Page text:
1. Run $ docker ps to identify the 3 running docker containers on your machine
  2. Grab the container ID of your scheduler container
  3. Run the following:
docker exec -it <scheduler-container-id> /bin/bash
bash-4.4$ ls
Dockerfile airflow_settings.yaml helper_functions logs plugins unittests.cfg
airflow.cfg dags include packages.txt requirements.txt

Notice that helper_functions folder has been built into your image.

Configure airflow_settings.yaml

When you first initialize a new Astro project on Astronomer, a file titled airflow_settings.yaml will be automatically generated. With this file you can configure and programmatically generate Airflow connections, Pools, and Variables when you're developing locally.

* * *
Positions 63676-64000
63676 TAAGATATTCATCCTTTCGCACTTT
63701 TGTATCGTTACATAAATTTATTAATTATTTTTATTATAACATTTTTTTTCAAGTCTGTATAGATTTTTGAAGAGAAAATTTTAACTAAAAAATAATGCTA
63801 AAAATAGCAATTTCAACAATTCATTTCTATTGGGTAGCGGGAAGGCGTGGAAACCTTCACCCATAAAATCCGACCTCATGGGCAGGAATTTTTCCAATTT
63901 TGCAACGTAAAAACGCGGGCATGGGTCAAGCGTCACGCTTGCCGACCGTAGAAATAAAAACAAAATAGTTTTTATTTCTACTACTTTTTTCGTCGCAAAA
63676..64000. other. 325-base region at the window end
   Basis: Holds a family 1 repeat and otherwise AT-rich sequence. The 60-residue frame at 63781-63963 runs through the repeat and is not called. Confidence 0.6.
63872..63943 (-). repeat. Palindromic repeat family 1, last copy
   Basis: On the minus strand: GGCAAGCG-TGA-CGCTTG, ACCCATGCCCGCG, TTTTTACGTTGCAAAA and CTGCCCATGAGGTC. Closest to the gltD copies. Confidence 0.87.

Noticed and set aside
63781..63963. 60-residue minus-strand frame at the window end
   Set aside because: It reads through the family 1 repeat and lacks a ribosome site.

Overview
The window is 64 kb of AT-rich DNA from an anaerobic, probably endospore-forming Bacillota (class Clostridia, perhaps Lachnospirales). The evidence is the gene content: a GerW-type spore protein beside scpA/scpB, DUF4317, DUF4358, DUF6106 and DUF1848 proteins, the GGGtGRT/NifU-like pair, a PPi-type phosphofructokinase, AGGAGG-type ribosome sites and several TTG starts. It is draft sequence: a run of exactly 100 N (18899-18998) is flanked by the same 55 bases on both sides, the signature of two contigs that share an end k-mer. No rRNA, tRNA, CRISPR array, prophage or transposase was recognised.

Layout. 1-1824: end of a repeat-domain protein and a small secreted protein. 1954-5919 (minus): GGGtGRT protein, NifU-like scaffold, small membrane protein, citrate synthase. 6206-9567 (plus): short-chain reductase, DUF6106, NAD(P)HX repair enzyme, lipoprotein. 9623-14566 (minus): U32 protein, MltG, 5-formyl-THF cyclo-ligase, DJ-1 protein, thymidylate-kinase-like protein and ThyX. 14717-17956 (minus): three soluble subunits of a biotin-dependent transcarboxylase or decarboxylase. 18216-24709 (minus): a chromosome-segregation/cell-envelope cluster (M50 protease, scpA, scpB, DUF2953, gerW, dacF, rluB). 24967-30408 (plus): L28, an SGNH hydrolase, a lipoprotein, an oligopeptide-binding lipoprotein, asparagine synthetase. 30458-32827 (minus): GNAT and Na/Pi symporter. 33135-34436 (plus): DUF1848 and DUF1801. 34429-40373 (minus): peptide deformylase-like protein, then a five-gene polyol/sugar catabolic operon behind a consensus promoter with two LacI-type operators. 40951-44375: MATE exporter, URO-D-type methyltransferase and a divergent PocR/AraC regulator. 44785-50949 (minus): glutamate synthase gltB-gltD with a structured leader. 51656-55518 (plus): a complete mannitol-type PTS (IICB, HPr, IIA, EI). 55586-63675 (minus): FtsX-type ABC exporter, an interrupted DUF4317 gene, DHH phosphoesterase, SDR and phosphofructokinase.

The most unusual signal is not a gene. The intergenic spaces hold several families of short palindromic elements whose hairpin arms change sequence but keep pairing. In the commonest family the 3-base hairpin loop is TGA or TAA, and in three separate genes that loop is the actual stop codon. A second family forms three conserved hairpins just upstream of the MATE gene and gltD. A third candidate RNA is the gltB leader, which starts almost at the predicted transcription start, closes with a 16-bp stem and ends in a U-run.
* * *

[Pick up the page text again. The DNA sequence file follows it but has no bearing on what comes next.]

For security reasons, the airflow_settings.yaml file is currently only for local development and should not be used for pushing up code to Astronomer via $ astro deploy. For the same reason, we'd recommend adding this file to your .gitignore.


If you're interested in programmatically managing Airflow connections, Variables or environment variables on Astronomer Software, we recommend integrating a Secret Backend.

Add Airflow connections, pools, variables

By default, the airflow_settings.yaml file includes the following template:

connections: ## conn_id and conn_type are required
- conn_id: my_new_connection
conn_type: postgres
conn_schema: airflow
conn_login: user
conn_password: pw
conn_port: 5432
pools: ## pool_name, pool_slot, and pool_description are required
- pool_name: my_new_pool
pool_slot: 5